Irene Collins, 73, was attacked by the canine as it searched her house in Middlesbrough for a suspected drug dealer in July 2014.
The dog, called Dano, then returned to bite Mrs Collins for a second time after it had been dragged off her by its handler, as the pensioner screamed “why has this happened to me?”.
A jury at the inquest at Teesside Magistrates’ Court heard Mrs Collins, who had lung cancer and chronic obstructive pulmonary disease, died four days after being bitten on the arms and legs by the dog.
On arriving at her home, her son Eric told a police officer that the incident “would finish her off”.
A Home Office pathologist initially reported that she had died of her injuries, despite her other medical issues.
PC Mark Baines and his police dog were searching for a male suspect after a car with heroin and £100,000 in cash had been stopped and he had fled.
Sergeant Neil Yates explained the situation to Mrs Collins, who agreed for her Penrith Road property to be searched. However, she was not aware that a dog would be needed.
After searching the garden with its police handler, the dog managed to get into the pensioner’s house, the inquest was told.
Sgt Yates was not in the house, and heard by radio that the dog had attacked the homeowner.
On entering the property, he saw Mrs Collins lying on the floor, with blood coming from her head. The dog was seen biting her forearm while PC Baines was yelling for it to “leave” and pulling it away by its collar.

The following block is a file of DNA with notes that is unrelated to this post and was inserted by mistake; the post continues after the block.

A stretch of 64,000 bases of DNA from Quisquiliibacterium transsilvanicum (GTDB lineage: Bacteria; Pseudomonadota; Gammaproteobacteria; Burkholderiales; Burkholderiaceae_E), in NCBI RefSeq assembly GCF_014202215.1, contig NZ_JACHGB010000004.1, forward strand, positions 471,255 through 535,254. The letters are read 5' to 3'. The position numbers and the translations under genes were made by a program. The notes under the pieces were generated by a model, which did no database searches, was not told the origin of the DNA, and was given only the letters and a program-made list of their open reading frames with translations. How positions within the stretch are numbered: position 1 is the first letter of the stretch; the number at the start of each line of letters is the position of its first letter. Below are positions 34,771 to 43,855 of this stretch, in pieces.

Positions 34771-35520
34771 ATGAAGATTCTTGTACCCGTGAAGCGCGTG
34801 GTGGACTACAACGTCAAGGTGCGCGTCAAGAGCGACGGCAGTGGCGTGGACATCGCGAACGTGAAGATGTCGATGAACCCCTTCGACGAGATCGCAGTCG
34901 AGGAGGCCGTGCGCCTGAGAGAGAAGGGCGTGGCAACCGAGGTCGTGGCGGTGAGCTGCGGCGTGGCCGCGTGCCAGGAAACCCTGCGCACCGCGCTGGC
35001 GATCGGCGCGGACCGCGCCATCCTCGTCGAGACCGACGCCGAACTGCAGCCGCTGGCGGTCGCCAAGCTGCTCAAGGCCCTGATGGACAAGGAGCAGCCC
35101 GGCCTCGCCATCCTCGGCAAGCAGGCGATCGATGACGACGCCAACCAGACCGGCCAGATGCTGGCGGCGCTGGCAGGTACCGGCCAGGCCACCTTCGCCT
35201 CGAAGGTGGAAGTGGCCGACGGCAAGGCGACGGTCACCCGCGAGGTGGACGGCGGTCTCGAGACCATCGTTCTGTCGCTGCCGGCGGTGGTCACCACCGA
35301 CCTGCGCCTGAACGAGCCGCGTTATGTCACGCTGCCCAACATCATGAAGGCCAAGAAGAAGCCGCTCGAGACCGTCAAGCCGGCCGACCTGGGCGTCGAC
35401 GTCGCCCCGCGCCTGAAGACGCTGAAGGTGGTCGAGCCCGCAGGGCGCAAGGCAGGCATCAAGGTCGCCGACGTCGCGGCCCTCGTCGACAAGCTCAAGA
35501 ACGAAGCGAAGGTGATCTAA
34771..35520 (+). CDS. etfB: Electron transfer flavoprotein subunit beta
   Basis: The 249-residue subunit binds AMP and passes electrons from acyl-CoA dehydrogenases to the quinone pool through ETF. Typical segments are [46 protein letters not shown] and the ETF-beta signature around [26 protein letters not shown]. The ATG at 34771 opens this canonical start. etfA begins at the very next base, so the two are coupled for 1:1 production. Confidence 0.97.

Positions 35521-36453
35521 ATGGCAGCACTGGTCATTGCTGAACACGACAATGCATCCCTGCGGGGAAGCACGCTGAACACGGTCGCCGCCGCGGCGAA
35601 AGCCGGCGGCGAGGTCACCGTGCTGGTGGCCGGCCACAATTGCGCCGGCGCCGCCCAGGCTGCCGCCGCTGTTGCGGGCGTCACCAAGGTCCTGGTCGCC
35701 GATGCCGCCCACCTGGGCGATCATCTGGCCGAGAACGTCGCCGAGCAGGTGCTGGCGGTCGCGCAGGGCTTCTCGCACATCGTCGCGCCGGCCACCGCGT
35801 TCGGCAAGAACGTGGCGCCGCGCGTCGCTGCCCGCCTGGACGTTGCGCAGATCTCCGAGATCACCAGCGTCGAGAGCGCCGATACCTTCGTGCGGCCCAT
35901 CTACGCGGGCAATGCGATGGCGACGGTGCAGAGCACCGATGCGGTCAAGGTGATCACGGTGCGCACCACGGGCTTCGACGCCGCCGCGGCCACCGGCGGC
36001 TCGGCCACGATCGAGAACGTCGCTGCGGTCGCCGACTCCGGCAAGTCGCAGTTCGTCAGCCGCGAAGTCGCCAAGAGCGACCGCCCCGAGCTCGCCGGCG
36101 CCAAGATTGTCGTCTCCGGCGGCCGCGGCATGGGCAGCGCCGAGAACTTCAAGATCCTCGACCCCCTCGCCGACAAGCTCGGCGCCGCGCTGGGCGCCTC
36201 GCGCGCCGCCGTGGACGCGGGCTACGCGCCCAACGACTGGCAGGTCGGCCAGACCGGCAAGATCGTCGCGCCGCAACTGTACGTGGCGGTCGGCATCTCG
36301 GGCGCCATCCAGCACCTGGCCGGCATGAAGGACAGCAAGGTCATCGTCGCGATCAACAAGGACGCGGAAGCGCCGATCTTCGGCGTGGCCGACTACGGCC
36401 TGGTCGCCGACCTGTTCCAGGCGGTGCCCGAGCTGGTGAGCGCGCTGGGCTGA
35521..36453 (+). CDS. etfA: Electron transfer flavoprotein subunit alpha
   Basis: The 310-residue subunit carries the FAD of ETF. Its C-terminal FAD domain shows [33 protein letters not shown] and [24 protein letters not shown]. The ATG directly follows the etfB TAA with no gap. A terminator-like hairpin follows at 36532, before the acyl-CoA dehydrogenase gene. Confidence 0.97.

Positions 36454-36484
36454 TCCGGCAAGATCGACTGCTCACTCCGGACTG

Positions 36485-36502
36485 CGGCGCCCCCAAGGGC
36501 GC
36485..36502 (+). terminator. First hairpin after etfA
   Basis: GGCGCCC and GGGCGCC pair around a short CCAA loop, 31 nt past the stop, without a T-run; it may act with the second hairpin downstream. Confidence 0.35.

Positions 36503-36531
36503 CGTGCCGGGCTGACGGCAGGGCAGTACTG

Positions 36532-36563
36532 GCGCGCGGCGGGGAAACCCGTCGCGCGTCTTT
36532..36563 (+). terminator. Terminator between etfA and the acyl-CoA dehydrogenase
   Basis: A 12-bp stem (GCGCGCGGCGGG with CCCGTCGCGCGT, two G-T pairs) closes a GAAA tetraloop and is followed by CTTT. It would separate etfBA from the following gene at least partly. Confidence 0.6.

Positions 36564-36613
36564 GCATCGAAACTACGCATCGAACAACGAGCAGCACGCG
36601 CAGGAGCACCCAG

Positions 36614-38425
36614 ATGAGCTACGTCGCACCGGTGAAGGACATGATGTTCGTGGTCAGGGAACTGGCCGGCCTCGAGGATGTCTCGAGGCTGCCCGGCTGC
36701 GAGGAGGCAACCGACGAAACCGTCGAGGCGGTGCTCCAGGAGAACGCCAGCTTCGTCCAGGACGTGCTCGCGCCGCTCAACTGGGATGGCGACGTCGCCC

Despite dragging the dog away into the hallway, it managed to pull free and attacked Mrs Collins a second time, clamping down on her leg, as Sgt Yates went to treat her.
Pc Baines managed to pull it off Mrs Collins for a second time.
Sgt Yates told the inquest that Mrs Collins was “screaming, upset, crying, saying ‘why has this happened to me?'”
Mrs Collins was given first aid and rushed by ambulance to James Cook University Hospital, where she passed away four days later.
Matthew Donkin, a lawyer for her family, asked if Sgt Yates, who was carrying a gun, had considered shooting the dog.
The coroner said the inquest would explore how the dog got into Mrs Collins’ house, its training and previous record.
PC Andrew Jobling, who was a plain clothes officer at the time, said that PC Baines had yelled he was going to bring the dog in for the search.
The inquest continues.